If barneys goes bankrupt, what does that mean for the state of luxury retailers?

by MR Magazine Staff

Q: If Barneys New York, one of the highest-profile luxury stores in the world, is facing bankruptcy, what does this say about the luxury market in general? Is it a case of bad management, or something else luxury merchants should be aware of?

Steve Pruitt: It sounds like Barneys has been caught long on leases. This includes not just spending too many dollars per square foot but also having too much square footage overall.

As far a retail management is concerned, Barneys has one of the best teams in the business, and the luxury market continues to thrive, especially in resort areas.

Where we should take caution is in the area of retail rents. You can’t put all the blame on the landlords; Barneys willingly signed leases that stretched their finances. This is surprising for two reasons: 1) we live in an increasingly online retail world where fewer physical stores are required, and 2) with widespread store closures and little to no inflation, why have rents gone up, and why did the merchants agree to them?

What this says to me is that when looking at a new physical space, you should get professional help in negotiating rents and square footage needs. Some merchants simply try on too many hats. To be great at merchandising, marketing, and real estate is a rare thing. Barneys has done a great job in many aspects of merchandising. It’s unfortunate that leases are what have set them back on their heels.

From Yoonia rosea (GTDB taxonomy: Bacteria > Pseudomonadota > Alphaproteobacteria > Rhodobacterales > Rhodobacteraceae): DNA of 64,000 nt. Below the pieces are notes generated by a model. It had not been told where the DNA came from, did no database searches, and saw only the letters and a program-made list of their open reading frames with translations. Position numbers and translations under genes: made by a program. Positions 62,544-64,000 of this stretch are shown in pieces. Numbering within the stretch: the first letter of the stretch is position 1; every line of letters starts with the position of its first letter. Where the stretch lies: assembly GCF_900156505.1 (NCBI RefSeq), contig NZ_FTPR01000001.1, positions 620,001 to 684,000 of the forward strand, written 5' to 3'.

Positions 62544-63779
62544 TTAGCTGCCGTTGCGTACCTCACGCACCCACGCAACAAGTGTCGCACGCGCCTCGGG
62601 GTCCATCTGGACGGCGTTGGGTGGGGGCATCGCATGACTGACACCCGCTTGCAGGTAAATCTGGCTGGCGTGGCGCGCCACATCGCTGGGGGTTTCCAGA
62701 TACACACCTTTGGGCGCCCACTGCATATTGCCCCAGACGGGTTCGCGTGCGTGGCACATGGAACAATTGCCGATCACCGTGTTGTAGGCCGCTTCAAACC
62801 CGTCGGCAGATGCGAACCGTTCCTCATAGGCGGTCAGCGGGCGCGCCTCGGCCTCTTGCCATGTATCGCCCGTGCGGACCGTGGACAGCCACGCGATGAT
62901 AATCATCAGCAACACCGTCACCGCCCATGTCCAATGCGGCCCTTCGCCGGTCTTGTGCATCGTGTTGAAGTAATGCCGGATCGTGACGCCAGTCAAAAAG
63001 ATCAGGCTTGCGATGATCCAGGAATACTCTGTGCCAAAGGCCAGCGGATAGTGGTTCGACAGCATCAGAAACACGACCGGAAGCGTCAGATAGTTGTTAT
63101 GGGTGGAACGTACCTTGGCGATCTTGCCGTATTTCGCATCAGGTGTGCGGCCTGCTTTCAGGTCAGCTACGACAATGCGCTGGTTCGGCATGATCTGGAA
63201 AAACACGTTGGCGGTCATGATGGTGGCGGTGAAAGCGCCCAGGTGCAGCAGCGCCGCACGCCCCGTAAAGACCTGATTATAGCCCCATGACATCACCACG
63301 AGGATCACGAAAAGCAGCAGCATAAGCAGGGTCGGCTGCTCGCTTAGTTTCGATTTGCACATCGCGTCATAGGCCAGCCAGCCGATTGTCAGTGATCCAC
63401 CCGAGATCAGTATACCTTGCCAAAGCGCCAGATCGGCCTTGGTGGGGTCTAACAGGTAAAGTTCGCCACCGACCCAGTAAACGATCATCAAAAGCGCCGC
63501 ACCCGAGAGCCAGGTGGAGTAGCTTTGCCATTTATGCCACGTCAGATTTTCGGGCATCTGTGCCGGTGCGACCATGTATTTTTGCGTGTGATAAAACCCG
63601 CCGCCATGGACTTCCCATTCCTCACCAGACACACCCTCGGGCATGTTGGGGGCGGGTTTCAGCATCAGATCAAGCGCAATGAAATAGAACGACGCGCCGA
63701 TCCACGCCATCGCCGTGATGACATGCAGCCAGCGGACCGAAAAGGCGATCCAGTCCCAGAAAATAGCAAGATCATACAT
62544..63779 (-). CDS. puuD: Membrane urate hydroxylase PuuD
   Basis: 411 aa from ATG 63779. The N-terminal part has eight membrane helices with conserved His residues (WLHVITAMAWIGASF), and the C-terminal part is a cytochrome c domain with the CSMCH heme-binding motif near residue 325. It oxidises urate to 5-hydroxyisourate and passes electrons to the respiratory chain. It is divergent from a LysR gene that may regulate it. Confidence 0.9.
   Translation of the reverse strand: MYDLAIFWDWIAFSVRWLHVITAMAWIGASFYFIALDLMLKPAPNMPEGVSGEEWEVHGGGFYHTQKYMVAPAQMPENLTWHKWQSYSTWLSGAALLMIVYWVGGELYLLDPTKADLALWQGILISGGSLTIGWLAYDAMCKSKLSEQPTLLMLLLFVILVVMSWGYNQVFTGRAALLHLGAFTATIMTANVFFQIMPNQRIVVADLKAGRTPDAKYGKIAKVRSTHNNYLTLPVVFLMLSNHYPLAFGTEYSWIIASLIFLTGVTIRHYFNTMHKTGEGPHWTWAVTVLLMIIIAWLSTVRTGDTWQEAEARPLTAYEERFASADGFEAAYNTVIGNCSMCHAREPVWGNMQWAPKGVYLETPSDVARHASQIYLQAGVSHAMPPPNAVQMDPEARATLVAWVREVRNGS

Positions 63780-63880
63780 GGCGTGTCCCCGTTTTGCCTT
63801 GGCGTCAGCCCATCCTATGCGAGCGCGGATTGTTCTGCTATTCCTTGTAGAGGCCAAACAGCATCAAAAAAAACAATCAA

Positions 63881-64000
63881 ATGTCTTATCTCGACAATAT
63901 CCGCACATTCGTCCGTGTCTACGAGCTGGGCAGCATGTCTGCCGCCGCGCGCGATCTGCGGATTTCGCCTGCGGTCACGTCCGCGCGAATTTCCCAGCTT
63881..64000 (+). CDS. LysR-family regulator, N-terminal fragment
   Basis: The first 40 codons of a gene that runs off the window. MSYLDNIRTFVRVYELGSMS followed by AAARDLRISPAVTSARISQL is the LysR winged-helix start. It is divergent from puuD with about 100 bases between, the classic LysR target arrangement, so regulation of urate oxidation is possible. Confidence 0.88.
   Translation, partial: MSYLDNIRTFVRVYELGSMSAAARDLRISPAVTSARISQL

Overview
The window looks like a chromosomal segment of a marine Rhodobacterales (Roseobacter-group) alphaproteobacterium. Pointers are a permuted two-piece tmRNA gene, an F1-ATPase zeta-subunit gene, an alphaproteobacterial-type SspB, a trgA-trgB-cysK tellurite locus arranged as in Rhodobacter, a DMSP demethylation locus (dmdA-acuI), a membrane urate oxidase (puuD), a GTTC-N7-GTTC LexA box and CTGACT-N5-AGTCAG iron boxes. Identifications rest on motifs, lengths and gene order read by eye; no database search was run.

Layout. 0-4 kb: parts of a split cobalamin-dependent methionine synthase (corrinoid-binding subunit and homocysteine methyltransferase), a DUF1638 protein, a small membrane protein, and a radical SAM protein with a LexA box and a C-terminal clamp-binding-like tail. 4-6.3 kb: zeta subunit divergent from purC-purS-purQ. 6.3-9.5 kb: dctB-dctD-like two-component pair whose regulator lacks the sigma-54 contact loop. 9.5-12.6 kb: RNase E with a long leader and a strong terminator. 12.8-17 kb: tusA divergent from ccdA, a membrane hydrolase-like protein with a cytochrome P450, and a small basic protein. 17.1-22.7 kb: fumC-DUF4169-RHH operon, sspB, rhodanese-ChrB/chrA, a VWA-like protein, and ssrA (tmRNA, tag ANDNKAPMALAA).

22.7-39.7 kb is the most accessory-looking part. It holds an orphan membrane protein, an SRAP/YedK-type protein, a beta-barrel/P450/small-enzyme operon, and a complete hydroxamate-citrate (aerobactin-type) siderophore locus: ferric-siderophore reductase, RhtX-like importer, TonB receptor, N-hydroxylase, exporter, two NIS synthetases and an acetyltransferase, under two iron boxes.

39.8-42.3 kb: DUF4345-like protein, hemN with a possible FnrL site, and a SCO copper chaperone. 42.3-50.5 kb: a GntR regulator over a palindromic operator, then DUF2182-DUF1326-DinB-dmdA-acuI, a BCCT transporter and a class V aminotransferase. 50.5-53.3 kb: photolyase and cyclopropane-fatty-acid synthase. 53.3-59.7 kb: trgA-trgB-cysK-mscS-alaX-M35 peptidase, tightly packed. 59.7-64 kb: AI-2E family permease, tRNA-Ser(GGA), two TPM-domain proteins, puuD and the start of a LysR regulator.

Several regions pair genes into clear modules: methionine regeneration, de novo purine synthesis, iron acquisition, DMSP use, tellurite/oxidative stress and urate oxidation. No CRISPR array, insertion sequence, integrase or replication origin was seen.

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4 Replies to “IF BARNEYS GOES BANKRUPT, WHAT DOES THAT MEAN FOR THE STATE OF LUXURY RETAILERS?”

  1. Steve is correct. Also the customer moved into a different lifestyle that wss not reflected in their merchandise mix

    1. I think if Barney’s takes their stores with their impeccable taste levels and becomes the highest quality men’s custom Store where customers can still get the Barney’s shopping personal experience without the amount of space that often houses markdowns and profit loss. Custom gives them unlimited amounts of opportunities in every classification with ZERO markdowns.

  2. It’s not a rent lease problem.

    It the past seasons all bran’d have squeezed Markups, the “big ones” wich might represent 80% of the market – Kering, Prada & LVMH Groum – brought margins of accessories down to 2,29 ! from previous 2,75 donw 18%. While their manufacturing cost to the stores can be 7 times cost . – Who can compete ? – Mutibrands murkup is 2,29 and the monobrands is 8.

    The “big Ones” start private sales on their stores and, online weeks ahead of the multibrand stores, wich “pushes” everybody to do so.

    At the end is a Markup problem, as multibrands try to compete in a market controlled by the Monobrands and now, e-comerce wich allows the brands to directly contact the customer without the need of the Multibrands. At the end it is a market dominated by 4 groups, wich share high retail pricing policies – Strange no? -, distribute to whom they want, and rely on their freestanding stores, e-comerce, and parallel market.

    Leases have an impact, but the margins wich multibrands are obliged to work are the main impact, this together with slower traffic due to e-comerce, it is a time bomb.

    Multibrands can not compete any more. its the End of the big multibrands or department stores.

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